Trying To Remember Multiple Things May Be The Best Way To Forget Them

Jul 11, 2015
Originally published on July 13, 2015 2:35 pm

Our days are full of things to remember, and they don't always arrive in an orderly fashion. Perhaps you begin your commute home and remember that you need to pick up milk. But then immediately, another to-do springs to mind: You never called back your friend last week. You may try to hold both in your head, but in the end the milk, the phone call or both still sometimes fall away, forgotten.

A new scientific model of forgetting is taking shape, which suggests keeping multiple memories or tasks in mind simultaneously can actually erode them.

Neuroscientists already knew that memories can interfere with and weaken each other while they are locked away in the recesses of long-term memory. But this new model speaks to what happens when multiple memories are coexisting front and center in our minds, in a place called "working memory."

It argues that when we let multiple memories come to mind simultaneously, those memories immediately lock into a fierce competition with each other. The milk and the phone call fight to each be remembered more than the other.

"When these memories are tightly competing for our attention the brain steps in and actually modifies those memories," says Jarrod Lewis-Peacock, a neuroscientist at UT Austin.

The brain crowns winners and losers. If you ended up remembering the milk and forgetting the phone call, your brain strengthens your memory for getting milk and weakens the one for phoning your friend back, so it will be easier to choose next time you're faced with that dilemma.

Previous research has demonstrated this competition-based weakening of memories over very short periods of time, but Lewis-Peacock and his colleagues recently put it to the test again, to see if it could cause long-term forgetting. They decided to force two memories to compete: pictures of human faces and pictures of scenes.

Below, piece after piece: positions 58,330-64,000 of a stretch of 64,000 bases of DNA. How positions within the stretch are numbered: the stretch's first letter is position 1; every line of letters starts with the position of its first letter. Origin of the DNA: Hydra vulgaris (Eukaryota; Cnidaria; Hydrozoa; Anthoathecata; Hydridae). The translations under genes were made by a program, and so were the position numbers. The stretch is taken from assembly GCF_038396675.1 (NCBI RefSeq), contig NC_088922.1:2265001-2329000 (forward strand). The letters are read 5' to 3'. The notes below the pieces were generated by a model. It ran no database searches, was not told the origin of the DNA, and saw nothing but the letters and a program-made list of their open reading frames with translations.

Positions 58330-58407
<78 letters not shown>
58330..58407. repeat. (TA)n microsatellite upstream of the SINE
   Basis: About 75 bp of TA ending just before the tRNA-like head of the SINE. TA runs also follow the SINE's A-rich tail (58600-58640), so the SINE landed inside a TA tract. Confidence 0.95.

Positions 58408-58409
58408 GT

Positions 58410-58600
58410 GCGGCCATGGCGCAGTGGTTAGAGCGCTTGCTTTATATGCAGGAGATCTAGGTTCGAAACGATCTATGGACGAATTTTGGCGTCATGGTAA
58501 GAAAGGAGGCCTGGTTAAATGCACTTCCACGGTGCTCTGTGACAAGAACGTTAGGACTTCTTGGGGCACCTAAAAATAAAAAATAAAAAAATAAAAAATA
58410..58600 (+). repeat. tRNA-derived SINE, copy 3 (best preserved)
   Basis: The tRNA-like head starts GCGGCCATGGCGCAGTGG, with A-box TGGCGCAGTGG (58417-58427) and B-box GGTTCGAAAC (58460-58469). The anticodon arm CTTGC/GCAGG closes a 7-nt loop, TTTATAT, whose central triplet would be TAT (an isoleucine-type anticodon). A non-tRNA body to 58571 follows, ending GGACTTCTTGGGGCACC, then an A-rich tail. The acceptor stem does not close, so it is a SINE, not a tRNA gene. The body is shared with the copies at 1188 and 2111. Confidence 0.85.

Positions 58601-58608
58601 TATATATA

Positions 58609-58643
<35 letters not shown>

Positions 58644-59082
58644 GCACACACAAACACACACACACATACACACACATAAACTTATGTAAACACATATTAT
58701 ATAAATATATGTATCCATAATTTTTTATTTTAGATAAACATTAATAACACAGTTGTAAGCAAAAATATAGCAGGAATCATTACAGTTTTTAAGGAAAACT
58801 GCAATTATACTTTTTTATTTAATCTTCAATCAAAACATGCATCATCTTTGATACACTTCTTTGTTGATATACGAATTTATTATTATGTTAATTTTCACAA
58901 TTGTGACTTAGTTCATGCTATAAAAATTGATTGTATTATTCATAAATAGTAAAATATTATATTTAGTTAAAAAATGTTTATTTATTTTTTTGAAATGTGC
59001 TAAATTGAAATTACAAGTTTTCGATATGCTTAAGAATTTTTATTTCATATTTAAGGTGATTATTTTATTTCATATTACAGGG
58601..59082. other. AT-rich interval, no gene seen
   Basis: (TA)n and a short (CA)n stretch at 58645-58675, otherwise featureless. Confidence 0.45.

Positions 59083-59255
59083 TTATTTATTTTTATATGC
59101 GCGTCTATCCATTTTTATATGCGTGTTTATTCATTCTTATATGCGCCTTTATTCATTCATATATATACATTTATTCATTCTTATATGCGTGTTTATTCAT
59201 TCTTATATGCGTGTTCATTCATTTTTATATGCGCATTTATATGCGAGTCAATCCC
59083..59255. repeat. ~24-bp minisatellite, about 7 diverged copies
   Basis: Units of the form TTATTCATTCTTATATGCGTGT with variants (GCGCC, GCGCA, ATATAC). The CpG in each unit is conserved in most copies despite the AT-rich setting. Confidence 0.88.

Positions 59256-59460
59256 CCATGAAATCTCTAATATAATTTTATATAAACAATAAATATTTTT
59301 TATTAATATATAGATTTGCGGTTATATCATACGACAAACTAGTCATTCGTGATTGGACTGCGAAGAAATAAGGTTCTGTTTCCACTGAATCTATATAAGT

First they used an advanced type of MRI technology to get a window into the minds of the study's participants.

"We're starting to get to the point where we can pretty reliably sort of read out what a person is thinking about, seeing [and] trying to remember. And we're doing this on a moment-to-moment basis," says Lewis-Peacock. His team's MRI machine learned to recognize the unique pattern that emerges when each participant thinks of faces, scenes or both at the same time.

Then, while participants were loaded in the MRI, they were shown pictures of faces and scenes. They were then repeatedly asked to recall the pictures — in most cases just the images of scenes. "Most of the time, I'll show you both [then] test you on the scene. You can basically forget the face at that point," Lewis-Peacock told them.

The minds of participants were now presumably focusing on the memories of the scenes alone. "But occasionally I'm going to sort of trick you and say 'Aha, no: On this trial I'm actually going to test your memory for the face item,' " which forces your brain to quickly pull the face item back to mind, Lewis-Peacock says.

For many participants this meant suddenly both the scene and the face memories existed in their heads at once — competing with each other.

The research team used their MRI to verify that both memories were present at once, and 30 minutes later they did another test for memory of that scene. Indeed, in the trials where competition had taken place, memory for scenes weakened significantly. The upshot: people had more trouble recalling a memory when it had earlier been simultaneously active with another one.

Jarrod Lewis-Peacock cautions that more testing is required before researchers can strongly recommend certain memory-enhancing techniques. Still, he says one interpretation of this is that "switching between thoughts cleanly or efficiently is a good thing."

"When you're done thinking about something you totally pack it away. Don't let it sit in the back of your head," he says. "Because if you do, it might thrust it accidentally into competition with what you're moving on to think about."

Lewis-Peacock also says this competition theory of forgetting points to the limitations of our own minds.

"I think what this data is suggesting is that there might be these unintended consequences to the way that we're juggling thoughts in our head," he says. "Maybe it's not just a whole big free lunch that you can try to do as many things as you can try to without any repercussions."

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Transcript

WADE GOODWYN, HOST:

There are times when we're all forced to juggle multiple thoughts in our head at once. Maybe you have to pick up milk on the way home and then you realize you also need to send an email for work. And in the end, you forget the milk or the email or both. NPR's Chris Benderev reports that scientists have a new theory that may explain why.